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Introduction to Shakespeare's Plays, Containing an Essay on Oratory
No preview available - 2018
44 Cicero 44 Demosthenes asfectation Askrigg atlion Attorney at Law audience Bart Bawtry beautiful Birmingham Bookseller Brutus Cæsar cafes Capt Chace Charles Christopher Cirencester Clarke climax Colchester counter-tenor criticism Devizes disferent disgrace Edinburgh Edward eloquence emphasis Exeter expression eyes fame Farewel feeling fense four sets frequently frigid style George grief Henry horror Hull human voice idea Isocrates James JOHN BELL Joseph Junior Kent King King Lear Lincolnshire Litchfield Lord marked Miss nature Newcastle Norfolk Northamptonshire Norwich orator oratory ornament painting passages passions Pauses Peter Pontefract Rage reading and declamation rhime Richard Richmond rife Robert royal paper royalpaper Samuel sets common sets royal seven sets Shakespeare sion six sets sorrow speak speaker spirit srom Stamford Sussex syllable taste Tenterden Theatre thee Thomas three sets thro tical tone twelve sets twenty-five sets virtue voice wert William Wilts woo't words
Page 41 - Is this a dagger which I see before me, The handle toward my hand? Come, let me clutch thee: — I have thee not, and yet I see thee still. Art thou not , fatal vision , sensible To feeling as to sight? or art thou but A dagger of the mind, a false creation, Proceeding from the heat-oppressed brain?
Page 48 - ... creeping like snail Unwillingly to school. And then the Lover, Sighing like furnace, with a woeful ballad Made to his mistress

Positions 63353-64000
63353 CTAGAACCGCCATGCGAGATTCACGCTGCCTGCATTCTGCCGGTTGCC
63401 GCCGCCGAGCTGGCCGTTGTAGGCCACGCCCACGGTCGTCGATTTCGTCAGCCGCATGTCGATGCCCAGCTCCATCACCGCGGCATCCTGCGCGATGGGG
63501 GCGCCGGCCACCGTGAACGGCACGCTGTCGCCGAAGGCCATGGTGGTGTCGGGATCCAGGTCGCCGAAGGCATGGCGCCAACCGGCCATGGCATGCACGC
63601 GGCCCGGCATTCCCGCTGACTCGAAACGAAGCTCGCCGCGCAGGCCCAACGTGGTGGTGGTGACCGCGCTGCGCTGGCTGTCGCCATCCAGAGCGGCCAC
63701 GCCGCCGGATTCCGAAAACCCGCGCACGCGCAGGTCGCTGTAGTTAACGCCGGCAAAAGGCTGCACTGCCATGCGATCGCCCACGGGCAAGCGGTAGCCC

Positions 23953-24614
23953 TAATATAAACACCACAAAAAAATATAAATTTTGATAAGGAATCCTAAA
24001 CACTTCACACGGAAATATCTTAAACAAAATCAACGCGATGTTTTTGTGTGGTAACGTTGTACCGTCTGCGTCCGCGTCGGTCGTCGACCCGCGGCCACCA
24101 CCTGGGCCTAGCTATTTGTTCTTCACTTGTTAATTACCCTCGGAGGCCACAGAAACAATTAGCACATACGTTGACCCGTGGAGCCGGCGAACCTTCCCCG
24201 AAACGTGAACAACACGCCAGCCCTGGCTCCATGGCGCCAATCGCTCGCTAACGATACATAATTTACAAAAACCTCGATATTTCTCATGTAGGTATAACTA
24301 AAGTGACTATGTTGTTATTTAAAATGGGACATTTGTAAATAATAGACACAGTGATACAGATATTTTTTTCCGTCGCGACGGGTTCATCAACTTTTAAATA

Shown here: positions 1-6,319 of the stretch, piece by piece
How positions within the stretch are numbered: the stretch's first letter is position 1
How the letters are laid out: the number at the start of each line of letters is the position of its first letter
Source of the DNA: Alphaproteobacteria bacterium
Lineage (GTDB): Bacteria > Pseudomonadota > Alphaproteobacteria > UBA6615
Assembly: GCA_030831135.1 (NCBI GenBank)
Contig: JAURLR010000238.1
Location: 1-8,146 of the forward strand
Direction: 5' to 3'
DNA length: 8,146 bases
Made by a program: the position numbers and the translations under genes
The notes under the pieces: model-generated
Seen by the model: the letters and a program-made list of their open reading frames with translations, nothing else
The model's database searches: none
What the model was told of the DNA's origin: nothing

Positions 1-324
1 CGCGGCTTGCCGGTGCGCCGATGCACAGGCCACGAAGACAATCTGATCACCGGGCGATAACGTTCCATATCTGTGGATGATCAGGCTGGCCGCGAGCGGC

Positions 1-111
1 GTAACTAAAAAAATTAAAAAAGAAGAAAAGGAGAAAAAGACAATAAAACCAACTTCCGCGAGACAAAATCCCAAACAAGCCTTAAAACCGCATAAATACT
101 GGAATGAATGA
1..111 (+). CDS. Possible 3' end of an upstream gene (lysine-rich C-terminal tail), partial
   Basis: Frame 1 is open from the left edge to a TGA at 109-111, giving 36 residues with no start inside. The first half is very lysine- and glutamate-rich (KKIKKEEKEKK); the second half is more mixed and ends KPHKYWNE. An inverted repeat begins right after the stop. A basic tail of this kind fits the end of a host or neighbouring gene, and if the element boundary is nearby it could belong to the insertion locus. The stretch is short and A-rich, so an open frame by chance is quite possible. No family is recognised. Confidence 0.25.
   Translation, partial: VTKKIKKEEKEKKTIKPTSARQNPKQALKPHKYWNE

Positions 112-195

Page 41 - Mine eyes are made the fools o' the other senses, Or else worth all the rest ; I see thee still, And on thy blade and dudgeon gouts of blood, Which was not so before.
Page 35 - Farewell the tranquil mind ! Farewell content ! Farewell the plumed troop, and the big wars, That make ambition virtue ! O, farewell ! Farewell the neighing steed, and the shrill trump, The spirit-stirring drum, the ear-piercing fife, The royal banner ; and all quality. Pride, pomp, and circumstance of glorious war ! And O, you mortal engines, whose rude throats The immortal Jove's dread clamours counterfeit, Farewell ! Othello's occupation's gone ! lago.
Page 38 - O my soul's joy ! If after every tempest come such calms, May the winds blow till they have waken'd death ! And let the labouring bark climb hills of seas, Olympus-high ; and duck again as low As hell's from heaven ! If it were now to die, 'Twere now to be most happy ; for, I fear, My soul hath her content so absolute, That not another comfort like to this Succeeds in unknown fate.
Page 30 - He is the Rock, his work is perfect : for all his ways are judgment: a God of truth and without iniquity, just and right is he.
Page 40 - Which reason, joining or disjoining, frames All what we' affirm or what deny, and call Our knowledge or opinion ; then retires Into her private cell, when nature rests. Oft in her absence mimic fancy wakes To imitate her; but, misjoining shapes, Wild work produces oft, and most in dreams ; 111 matching words and deeds long past or late.
Page 30 - For the Lord's portion is his people ; Jacob is the lot of his inheritance. He found him in a desert land, and in the waste howling wilderness; he led him about, he instructed him, he kept him as the apple of his eye.